In the year leading up to that trip, however, we’d seen some of these concepts executed better. As much as we tried to check our hype, we’d set our expectations way too high. The game couldn’t live up to its ordinal ranking.

A Word of Advice

Whether you’re planning a trip to The Dome, Paradox Project 2: The Bookstore, or The Man From Beyond, we recommend approaching the game as a truly fantastic escape room, highly recommended by many escape room enthusiasts, rather than as 1 of the top 3 escape rooms in the world.

We’re going to play Paradox Project 2: The Bookstore in 2020. We had a trip to Athens in the works before the award winners were published. We’re beyond excited to play this game. We’re also excited to play the other games in Athens that won awards and ranked in the Top Escape Room Project. We trust that they will all be outstanding escape rooms in their own ways.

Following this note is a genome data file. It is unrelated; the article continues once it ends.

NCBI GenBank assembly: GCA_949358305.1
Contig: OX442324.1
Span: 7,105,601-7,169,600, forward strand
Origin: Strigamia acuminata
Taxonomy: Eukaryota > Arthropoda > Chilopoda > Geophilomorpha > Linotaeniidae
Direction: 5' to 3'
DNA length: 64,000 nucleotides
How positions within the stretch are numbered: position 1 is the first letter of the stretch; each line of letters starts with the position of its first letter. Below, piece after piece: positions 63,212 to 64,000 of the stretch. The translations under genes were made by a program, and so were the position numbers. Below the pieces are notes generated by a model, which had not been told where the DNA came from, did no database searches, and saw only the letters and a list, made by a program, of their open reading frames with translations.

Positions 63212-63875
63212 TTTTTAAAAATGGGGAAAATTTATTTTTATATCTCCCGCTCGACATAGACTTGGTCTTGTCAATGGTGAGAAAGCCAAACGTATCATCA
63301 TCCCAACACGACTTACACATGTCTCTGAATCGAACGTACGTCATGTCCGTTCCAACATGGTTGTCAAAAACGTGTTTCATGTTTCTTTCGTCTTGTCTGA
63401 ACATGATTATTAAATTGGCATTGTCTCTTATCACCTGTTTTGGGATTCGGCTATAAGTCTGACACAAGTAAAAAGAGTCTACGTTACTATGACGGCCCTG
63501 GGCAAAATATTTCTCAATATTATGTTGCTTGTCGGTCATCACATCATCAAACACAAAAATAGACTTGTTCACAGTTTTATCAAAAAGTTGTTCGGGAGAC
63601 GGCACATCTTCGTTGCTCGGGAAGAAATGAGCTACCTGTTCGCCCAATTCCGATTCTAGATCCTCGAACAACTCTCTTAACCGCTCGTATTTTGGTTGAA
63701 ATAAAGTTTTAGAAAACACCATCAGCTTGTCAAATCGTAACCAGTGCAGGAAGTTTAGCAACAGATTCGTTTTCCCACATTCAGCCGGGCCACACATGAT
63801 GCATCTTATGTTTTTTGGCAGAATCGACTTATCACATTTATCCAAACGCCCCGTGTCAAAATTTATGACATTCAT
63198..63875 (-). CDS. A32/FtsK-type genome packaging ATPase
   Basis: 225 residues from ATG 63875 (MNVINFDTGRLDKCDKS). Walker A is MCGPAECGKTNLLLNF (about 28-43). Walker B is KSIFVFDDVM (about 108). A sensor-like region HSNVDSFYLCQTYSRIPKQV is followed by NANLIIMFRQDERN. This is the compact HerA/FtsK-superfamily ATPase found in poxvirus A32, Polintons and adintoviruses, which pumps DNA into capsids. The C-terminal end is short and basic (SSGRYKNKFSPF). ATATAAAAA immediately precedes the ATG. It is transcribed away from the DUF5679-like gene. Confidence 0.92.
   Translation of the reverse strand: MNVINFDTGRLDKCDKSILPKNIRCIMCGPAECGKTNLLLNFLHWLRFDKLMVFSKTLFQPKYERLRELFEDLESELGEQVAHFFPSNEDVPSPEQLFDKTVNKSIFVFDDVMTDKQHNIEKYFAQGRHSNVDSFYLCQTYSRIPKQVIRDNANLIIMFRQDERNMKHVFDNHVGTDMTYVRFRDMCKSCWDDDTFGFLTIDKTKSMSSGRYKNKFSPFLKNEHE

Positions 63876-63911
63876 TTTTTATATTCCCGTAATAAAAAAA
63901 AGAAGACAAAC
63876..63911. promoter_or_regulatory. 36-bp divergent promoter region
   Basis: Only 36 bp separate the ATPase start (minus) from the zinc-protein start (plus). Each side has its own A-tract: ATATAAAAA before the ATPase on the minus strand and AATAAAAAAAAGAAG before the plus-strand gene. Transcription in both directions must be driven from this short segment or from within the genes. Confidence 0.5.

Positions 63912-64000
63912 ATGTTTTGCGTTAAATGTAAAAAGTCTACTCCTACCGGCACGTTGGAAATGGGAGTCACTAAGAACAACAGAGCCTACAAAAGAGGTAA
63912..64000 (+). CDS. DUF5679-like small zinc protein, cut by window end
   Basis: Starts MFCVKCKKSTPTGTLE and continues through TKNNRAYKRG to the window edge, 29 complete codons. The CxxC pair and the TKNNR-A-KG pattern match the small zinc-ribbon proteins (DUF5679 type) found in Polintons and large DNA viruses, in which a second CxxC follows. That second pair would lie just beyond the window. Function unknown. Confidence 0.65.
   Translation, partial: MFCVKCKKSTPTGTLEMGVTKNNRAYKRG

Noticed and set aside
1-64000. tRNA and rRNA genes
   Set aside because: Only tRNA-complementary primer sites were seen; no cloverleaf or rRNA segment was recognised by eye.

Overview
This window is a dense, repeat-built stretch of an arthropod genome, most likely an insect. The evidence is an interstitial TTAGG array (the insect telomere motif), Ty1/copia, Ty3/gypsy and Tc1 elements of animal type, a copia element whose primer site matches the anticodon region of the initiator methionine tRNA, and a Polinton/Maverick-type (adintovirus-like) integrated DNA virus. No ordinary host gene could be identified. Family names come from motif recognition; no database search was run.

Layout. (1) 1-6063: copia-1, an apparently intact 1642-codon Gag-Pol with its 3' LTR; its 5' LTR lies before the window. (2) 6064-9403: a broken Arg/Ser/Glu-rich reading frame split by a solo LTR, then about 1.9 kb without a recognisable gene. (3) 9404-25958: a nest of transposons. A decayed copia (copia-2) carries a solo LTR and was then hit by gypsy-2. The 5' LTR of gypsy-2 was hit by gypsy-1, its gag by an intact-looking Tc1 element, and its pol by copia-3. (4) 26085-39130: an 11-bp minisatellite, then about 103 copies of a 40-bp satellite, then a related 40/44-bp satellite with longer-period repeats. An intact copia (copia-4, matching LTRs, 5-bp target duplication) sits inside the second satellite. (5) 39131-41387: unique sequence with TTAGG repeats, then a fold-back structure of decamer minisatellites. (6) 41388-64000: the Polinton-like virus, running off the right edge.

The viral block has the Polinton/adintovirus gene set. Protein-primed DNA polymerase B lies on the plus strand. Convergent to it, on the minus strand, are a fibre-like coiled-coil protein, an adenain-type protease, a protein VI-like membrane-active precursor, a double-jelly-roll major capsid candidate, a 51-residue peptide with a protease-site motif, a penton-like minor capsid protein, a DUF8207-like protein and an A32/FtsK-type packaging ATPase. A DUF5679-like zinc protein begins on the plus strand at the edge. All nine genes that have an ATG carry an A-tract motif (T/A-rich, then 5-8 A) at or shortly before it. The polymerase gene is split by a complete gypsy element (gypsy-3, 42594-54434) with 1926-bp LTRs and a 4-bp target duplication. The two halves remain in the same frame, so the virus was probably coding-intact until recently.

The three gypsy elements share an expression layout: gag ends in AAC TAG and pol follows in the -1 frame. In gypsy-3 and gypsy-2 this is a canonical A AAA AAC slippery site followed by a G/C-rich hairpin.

Image via Strange Bird Immersive

By the Numbers

I like to dive into data projects, but TERPECA creator Rich Bragg has done an amazing job with that already, looking into every potential data issue, as well slicing, dicing, and delivering stats. Here are some stats he collected:

  • 105 nominators (people who played 200+ rooms) from 15 countries
  • 1,445 individual nominations
  • 507 eligible rooms nominated from 31 countries
  • 11 new countries with at least one nomination: Brazil, Georgia, Greece, Israel, Italy, Malaysia, New Zealand, Slovakia, Sweden, Switzerland, Taiwan
  • 229 finalist rooms from 22 countries
  • 370 voters (people who played 50+ rooms) from 23 countries (over five times the number from last year!)
  • 82,865 rooms played combined from all participants
  • 10 countries with their first ever TERPECA winners: Austria, Belgium, Canada, Czech Republic, Estonia, France, Greece, Israel, Poland, Switzerland

About the Project

The Top Escape Rooms Project is an attempt to find the best escape rooms in the world by leveraging the rankings of the most experienced escape room enthusiasts in the world. To learn more, read our call for nominators and voters and livestream announcement, and, of course, the Top Escape Rooms Project website.